Cherry White: Employers should promote physical activity through the workplace

When offices closed in March 2020, it forced a rushed transition to working from home (WFH) full time.

Instead of sitting at ergonomically designed workstations, many employees suddenly found themselves hunched over kitchen counters or slouched on the sofa as they worked from tiny laptops. ‘Commuting’ simply meant stepping into a different room in the house, instead of actively travelling to the workplace.

These poor working conditions, coupled with reduced physical activity, saw a significant increase in musculoskeletal (MSK) complaints among the pandemic’s new homeworkers.

Six months after the government asked people to work from home to prevent the spread of Covid-19 (Coronavirus), a nationwide study, Back pain Britain, published by Versus Arthritis in September 2020, revealed the scale of the impact this was having on the UK workforce.

We found that, since the start of the first UK lockdown, four in five (81%) office workers had experienced MSK pain due to their home working set up, with a quarter (23%) reporting they experienced pain often or all of the time.

Yet over a third (35%) of workers in the study received no kit, support, or advice from their employer on home working, and nine in ten (89%) were reluctant to talk to their employers about their pain.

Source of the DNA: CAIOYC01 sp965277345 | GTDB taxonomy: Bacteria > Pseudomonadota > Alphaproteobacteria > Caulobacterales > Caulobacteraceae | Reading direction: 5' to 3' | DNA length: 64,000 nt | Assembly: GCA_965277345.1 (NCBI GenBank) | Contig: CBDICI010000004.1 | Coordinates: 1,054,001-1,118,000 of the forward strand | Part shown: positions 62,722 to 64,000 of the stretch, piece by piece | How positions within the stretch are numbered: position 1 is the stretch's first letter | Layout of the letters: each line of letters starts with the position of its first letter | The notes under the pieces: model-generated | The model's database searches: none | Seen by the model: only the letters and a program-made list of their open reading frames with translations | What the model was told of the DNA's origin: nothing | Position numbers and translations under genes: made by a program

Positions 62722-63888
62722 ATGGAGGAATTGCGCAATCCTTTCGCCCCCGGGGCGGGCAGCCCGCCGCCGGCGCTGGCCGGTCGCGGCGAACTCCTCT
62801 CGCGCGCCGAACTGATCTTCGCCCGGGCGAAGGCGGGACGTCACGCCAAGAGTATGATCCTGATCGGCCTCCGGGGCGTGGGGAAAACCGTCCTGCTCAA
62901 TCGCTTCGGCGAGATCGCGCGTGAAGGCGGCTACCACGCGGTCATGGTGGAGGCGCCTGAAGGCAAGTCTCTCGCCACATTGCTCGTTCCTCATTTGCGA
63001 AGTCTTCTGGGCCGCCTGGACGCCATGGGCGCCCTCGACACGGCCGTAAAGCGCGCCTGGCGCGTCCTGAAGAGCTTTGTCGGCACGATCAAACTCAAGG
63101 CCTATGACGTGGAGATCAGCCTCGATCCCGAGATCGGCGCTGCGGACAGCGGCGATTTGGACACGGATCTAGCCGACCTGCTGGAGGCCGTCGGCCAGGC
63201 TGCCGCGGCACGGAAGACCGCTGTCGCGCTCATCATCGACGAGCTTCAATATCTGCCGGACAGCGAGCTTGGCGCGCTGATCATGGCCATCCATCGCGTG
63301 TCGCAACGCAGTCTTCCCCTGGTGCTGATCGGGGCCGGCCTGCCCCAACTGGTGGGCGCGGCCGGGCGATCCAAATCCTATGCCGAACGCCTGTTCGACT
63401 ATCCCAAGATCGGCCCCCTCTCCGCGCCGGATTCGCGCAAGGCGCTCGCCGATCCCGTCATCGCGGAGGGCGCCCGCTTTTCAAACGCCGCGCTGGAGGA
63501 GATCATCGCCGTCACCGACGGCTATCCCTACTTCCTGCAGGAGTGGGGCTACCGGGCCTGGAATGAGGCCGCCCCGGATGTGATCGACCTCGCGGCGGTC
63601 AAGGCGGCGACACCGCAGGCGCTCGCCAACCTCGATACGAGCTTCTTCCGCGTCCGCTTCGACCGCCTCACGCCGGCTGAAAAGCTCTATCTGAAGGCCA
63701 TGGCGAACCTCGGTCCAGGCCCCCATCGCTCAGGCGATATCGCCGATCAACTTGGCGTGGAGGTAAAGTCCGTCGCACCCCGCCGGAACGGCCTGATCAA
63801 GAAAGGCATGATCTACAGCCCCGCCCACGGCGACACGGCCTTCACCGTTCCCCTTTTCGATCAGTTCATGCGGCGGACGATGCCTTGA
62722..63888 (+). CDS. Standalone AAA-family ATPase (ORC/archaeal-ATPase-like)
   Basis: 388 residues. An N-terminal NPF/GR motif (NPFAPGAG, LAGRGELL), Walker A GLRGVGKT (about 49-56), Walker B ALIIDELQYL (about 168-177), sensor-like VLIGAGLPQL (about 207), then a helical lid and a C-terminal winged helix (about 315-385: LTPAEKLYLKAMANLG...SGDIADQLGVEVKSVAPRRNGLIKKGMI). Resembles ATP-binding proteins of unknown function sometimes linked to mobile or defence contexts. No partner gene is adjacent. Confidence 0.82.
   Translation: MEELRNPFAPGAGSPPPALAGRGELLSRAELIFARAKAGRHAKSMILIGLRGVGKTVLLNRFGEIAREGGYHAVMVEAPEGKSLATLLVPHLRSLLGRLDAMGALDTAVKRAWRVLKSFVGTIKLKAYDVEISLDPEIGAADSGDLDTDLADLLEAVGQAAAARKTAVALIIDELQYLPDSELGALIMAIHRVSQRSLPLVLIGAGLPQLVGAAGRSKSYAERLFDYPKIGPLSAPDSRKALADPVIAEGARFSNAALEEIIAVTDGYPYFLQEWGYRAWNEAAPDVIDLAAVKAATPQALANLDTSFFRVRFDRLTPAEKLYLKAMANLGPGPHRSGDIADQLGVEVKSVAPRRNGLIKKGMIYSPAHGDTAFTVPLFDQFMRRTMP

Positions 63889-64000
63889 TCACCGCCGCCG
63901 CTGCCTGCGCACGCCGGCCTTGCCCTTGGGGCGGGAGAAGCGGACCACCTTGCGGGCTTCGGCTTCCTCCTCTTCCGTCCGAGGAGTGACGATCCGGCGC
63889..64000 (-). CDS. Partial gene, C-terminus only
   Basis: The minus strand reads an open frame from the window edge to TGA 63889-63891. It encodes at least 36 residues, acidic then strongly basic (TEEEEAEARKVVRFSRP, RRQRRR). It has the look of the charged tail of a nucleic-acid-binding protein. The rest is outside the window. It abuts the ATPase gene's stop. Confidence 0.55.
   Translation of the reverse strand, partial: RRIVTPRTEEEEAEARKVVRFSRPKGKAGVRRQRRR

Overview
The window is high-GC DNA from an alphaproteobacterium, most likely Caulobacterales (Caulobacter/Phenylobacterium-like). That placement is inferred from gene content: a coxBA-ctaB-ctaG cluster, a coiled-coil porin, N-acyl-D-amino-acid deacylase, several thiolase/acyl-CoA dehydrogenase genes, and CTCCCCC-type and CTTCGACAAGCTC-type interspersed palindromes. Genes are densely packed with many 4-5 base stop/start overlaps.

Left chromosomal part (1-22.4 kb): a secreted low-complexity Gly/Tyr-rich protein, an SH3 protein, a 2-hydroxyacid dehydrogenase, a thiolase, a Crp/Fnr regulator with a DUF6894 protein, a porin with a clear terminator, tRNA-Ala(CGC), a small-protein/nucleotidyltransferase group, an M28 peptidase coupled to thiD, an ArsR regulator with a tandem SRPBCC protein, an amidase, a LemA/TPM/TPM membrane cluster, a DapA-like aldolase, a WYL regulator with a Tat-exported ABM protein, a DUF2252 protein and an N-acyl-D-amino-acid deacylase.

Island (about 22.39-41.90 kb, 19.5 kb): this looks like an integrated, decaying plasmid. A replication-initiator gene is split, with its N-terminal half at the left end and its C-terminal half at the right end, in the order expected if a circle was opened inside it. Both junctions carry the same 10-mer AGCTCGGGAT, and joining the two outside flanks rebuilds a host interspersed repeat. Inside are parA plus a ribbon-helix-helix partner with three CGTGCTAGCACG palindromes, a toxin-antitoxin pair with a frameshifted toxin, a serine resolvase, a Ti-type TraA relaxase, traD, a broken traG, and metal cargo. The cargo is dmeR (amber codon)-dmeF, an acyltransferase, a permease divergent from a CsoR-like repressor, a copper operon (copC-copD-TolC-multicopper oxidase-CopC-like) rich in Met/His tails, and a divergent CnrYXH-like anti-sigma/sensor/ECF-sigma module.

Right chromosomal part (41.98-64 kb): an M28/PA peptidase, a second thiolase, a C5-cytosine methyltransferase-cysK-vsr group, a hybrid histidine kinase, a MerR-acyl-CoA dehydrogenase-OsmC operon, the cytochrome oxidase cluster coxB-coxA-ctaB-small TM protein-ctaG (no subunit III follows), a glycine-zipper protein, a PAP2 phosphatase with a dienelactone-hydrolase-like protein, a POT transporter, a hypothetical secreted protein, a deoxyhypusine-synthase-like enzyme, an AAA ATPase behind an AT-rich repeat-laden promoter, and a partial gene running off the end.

Before the pandemic, MSK conditions like arthritis and back pain were already the second most common reason for missing work. With some homeworking now a permanent fixture for many employees, there is an increasing risk that poor homeworking set-ups will cause further damage to people’s health and the economy.

It could also lead to additional strain on health and care services, as one in three workers (32%) in our study reported seeing a medical professional about their pain.

Implemented well however, flexible-working hours and the opportunity to work from home can improve productivity, work-life balance, and wellbeing, resulting in benefits for both employees and employers.

For those with a health condition like arthritis, flexibility in where, when and how one works is particularly helpful, as it can enable people to better manage their health.

It is crucial that employers create an environment where MSK health is taken seriously, and homeworkers know what support they are entitled to and feel comfortable asking for it.

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We recommend regularly checking in with employees, funding home-working equipment, and making reasonable adjustments for people with disabilities or long-term health conditions that may affect their ability to work. Employers should also try to promote physical activity in the workplace, for example by encouraging standing or walking meetings, and taking regular breaks.

Cherry White is workplace wellbeing manager at arthritis charity Versus Arthritis